As a new initiative, we will soon launch a Youth Forum for all the GJC members as the youth are the ones who will take our industry to the next level.

GJC’s popular flagship platform ‘Preferred Manufacturer of India' event was a success. Will the Council continue organizing the event across the country even in the future…maybe a virtual event?

Preferred Manufacturer of India (PMI) is one of the most prestigious events of GJC. This year before the second wave struck the country, we organized two super successful PMIs at Bangalore and Cochin. Recently, we had planned a PMI in Chennai from 4th-6th May 2021, however, with the new lockdown restrictions we had to postpone the event keeping in mind the safety of all concerned. PMI is a luxurious event with the best of both Leisure and Business. It is truly a benchmark buyer-seller meet of the Industry and GJC shall continue to serve the industry through PMIs. Doing PMI virtually, may not do justice to the core values of PMI which is networking and one on one interaction between the participant manufacturers and top retailers of the country.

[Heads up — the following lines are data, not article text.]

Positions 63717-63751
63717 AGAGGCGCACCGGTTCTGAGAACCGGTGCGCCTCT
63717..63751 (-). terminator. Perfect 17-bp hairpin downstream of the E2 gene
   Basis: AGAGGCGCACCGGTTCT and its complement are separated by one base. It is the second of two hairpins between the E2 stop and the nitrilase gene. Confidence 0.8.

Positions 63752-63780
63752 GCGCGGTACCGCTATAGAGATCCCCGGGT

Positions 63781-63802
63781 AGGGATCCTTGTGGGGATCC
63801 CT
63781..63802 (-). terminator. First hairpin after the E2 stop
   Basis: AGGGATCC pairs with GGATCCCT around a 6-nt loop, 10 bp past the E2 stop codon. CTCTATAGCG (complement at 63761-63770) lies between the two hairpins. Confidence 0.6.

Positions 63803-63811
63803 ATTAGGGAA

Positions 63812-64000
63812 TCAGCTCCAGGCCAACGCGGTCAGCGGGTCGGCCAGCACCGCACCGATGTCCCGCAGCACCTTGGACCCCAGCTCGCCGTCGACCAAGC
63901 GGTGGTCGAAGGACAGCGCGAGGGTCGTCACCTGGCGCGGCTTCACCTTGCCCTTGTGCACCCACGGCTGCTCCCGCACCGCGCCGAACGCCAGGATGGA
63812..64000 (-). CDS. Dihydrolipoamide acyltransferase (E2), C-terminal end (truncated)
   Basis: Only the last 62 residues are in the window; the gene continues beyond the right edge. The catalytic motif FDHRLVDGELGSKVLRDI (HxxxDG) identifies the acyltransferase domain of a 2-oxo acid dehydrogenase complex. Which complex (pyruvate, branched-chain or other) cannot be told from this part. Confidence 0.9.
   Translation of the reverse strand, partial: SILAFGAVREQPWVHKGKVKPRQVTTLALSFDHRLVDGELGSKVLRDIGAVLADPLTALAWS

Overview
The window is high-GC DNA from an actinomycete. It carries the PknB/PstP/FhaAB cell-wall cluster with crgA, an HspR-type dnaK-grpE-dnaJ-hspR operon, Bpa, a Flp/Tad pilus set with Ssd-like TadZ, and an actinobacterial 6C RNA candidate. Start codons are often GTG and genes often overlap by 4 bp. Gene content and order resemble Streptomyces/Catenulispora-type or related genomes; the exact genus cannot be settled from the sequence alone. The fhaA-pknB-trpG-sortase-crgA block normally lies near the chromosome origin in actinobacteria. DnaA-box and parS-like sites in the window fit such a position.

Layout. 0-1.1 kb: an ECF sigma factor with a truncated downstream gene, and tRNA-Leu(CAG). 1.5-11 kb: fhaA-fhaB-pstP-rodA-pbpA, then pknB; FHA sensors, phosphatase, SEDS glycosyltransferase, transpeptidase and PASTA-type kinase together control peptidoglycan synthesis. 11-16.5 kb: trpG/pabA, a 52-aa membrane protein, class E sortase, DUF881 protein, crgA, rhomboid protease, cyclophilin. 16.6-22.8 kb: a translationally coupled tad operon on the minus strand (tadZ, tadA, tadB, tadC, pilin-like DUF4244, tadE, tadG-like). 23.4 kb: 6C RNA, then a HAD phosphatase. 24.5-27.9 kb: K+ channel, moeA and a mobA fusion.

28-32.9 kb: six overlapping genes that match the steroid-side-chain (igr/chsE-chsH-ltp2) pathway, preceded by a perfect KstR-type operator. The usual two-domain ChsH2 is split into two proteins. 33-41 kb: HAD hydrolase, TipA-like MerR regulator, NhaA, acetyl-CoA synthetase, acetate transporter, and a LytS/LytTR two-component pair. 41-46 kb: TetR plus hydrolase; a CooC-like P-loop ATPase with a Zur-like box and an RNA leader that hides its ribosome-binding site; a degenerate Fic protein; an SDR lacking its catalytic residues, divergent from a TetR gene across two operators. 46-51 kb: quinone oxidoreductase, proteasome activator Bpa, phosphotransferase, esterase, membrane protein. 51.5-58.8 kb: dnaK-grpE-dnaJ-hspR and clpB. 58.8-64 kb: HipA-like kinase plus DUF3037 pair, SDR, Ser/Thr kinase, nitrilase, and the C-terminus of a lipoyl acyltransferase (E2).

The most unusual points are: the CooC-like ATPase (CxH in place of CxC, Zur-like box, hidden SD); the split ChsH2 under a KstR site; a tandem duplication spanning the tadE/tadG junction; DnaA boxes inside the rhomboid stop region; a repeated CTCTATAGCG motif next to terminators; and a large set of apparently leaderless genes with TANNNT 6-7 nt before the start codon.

India’s domestic jewellery sector is still not completely organized. Have the steps taken earlier by GJC resulted in some sort of order till now? Are the jewellery manufacturers/retailers now willing to follow rules and regulations?

One needs to understand that a large part of the industry is uneducated and works like a handicraft industry. Everyone in the industry wants and desires to follow rules and law of land. GJC has been working with the Government to try and get the rules and regulation formed in such a way that it makes easy for the industry to implement it without much disruption. Excellent examples of this are the implementation of Excise and GST laws.

Still, a major part of the Industry is yet to become organized and GJC through Labham seminars has been helping and hand-holding jewellers to conduct business in an organized manner. To date, we have conducted over 76 physical and over 20 Virtual Labhams, with a total participation of more than 15000 Jewellers. Apart from Labham, GJC has also been conducting various seminars and webinars to impart knowledge and instill the importance of having a compliant business structure.

As a jeweller yourself, do you see any changes in terms of the way the jewellery business is done now in India compared to a few decades ago? In what way has the attitude/taste/ choice etc of customers changed over the years? Has high gold price resulted in jewellery demand declining in the country? Your opinion.

The choice and preference of customers keep constantly changing. Today’s generation is keener towards lightweight Jewellery, which they can wear regularly, while heavy Jewellery is more preferred during the wedding season. The designs have also gone into a major transformation, especially to attract the millennials.